Salted Vegetable and Duck Soup

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Today is the seventh day of the Lunar New Year – particularly significant for being Ren Ri (人日), the Day of Humans. Traditionally marked as the day on which the Chinese folk goddess Nüwa created mankind, it will be observed locally through the tossing of special ‘seven-colour yusheng‘ (yusheng is a raw fish and vegetable salad consumed by Southeast Asian Chinese for the New Year) to usher in good luck for the incoming year. My mother will be cooking far less prosaic in her kitchen tonight: salted vegetable and duck soup.

Giam chye ark (咸菜鸭), as I’ve always known it by, is a quintessential New Year staple for the Teochew community. My mother belongs to the Hokkien dialect group. Though the Hokkiens originated from what is now Fujian Province while the Teochews hailed from Chaoshan in eastern Guangdong Province, the dialects they speak sound very similar. The subtle differences are audible in the way the cadences of my father’s voice shift as he goes between the two: the louder, harsher-sounding tones of the Hokkien he uses to speak to my mother changing to the flatter, nasal sounds of Teochew among his relatives. They can also be tasted in their food. My father always told me how the Teochews prided their cooking on elegant minimalism, with flavour being drawn from within the ingredients themselves. It can be found in the mildness of a bowl of Teochew-style rice porridge with fish, every grain still intact and submerged in a clear soup, or the gamey aroma of a plate of braised duck enhanced only with the mildest of chilli sauces.

This soup, however, is more elaborate than is typical of Teochew cuisine. Beyond the prerequisite whole duck and salted mustard greens a potpourri of sour plums, halved tomatoes, and white peppercorns is added to steep in the broth for hours, or even days. Variations on the recipe have made it more convoluted, with the inclusion of pig’s trotters, sea cucumbers and even brandy. And paradoxically, this is where I find myself appreciating the value of simplicity. With those five original ingredients alone, my mother can manage to produce an intense broth with a piquant pepperiness, balanced out with an alluring, smooth sourness. After marrying into my father’s family, my mother’s giam chye ark had become the crown jewel of the family reunion table.

“Last time Lao Gou’s giam chye ark used to be very popular,” she had told me, referring to my father’s grand-aunt who would welcome us every Chinese New Year with plates of steamed rabbitfish and a huge bowl of chicken curry. “After tasting it and seeing so many people eat it, I decided to make it myself. But lately I see the layer of oil floating on top of her soup; become too scared to eat. Now even Uncle Alvin doesn’t want to eat her soup. She got upset, like, disappointed and asked: ‘Why aren’t you all eating?’ Uncle Alvin and I looked at each other like, don’t know what to say. Actually I wanted to tell her, ‘My soup is not as watery and oily as yours,’ but of course I didn’t say it lah. She keeps her pots all stacked on top of one another, and she mops the floor by using her foot to move the towel around. I guess when you get old, you get less generous with ingredients. It’s like that, lah. Aunt Tracy said that giam chye ark is not healthy, so Aunt Jo stopped making it. She used to make giam chye ark too. The first time I made it, she asked me if I used half a duck. I told her I used one whole duck. This time I used two ducks. Duck is very expensive, one is about $30. The soup will be about $70, and with the huo (fire) and gas and my workmanship it will add up to about $100 already.”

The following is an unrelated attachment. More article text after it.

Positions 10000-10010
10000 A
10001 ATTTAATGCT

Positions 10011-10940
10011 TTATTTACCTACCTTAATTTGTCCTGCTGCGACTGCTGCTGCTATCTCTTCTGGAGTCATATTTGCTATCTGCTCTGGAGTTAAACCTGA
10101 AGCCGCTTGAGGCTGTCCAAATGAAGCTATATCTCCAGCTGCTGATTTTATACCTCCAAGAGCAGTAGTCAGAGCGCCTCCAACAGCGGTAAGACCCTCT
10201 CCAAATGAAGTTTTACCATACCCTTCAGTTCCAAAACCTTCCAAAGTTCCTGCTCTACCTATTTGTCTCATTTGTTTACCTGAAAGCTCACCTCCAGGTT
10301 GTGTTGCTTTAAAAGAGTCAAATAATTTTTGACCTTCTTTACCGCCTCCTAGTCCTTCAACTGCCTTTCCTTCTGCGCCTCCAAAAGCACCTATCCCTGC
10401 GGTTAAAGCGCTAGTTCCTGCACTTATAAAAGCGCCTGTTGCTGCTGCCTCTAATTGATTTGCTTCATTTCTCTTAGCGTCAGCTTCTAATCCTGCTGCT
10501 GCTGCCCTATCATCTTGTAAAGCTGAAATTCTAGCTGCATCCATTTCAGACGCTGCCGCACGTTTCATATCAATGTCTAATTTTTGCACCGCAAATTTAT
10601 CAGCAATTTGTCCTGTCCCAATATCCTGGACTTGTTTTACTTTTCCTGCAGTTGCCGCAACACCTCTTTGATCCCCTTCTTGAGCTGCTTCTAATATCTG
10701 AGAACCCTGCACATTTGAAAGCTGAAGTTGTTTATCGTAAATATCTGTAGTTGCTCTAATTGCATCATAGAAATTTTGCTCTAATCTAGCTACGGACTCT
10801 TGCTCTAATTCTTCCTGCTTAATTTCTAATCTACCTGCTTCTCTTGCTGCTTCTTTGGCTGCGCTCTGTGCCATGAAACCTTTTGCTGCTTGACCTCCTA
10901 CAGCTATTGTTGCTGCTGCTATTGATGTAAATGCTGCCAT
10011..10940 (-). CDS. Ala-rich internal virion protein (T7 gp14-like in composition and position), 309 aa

Having come from an era where the worth of a housewife was found to be tasted in her cooking, my mother had developed a series of intricate rules around the kitchen. For one, we were not allowed to talk about food in the pots or the oven while it was still in the process of being made. This was especially so for baked goods, which my mother believed would not rise properly if any remark were to be directed at their person. This was just one offshoot of a series of little traditional superstitions that would come to the forefront and govern our celebrations. Cool and dark colours were not to be worn when visiting relatives because those were ‘the colours of mourning’. Books were not to be brought into the houses of aunts with a penchant for gambling because the word for ‘book’ is a homophone with the word for ‘lose’ in Chinese. Gravestones of dead relatives should not be pointed at or spoken out loud unless you were a ‘safe distance’ away from the cemetery.

Up until recently, all I felt for these superstitions was resentment. All I thought about them was that they were inane and unnecessary, with their only purpose being to impose just more restrictions on us poor kids. Lately, however, I’ve begun to think of the role they could have in the celebration of the New Year in the first place. With every festival, there comes the expectation that its celebrants have of its commemoration: a wish for good luck, intra-family cohesion, and a smooth-sailing time. And perhaps like the giam chye ark that is only prepared at this specific time of year, these superstitions have a subconscious role in the celebrations. Perhaps they are just another gear in the carefully-calibrated cogs of practices and beliefs that work to enhance the meaning of this special time for its observers. And besides that, I’ve come to appreciate them as interesting cultural signifiers: some of them might be inane, but many are also unique to this part of the world.

And I have to admit, they did make the New Year feel just that little bit more important. In the same way that waking up to the intense flavour of a pot of salted vegetable and duck soup reminds me that the New Year is upon us once more.

 

 

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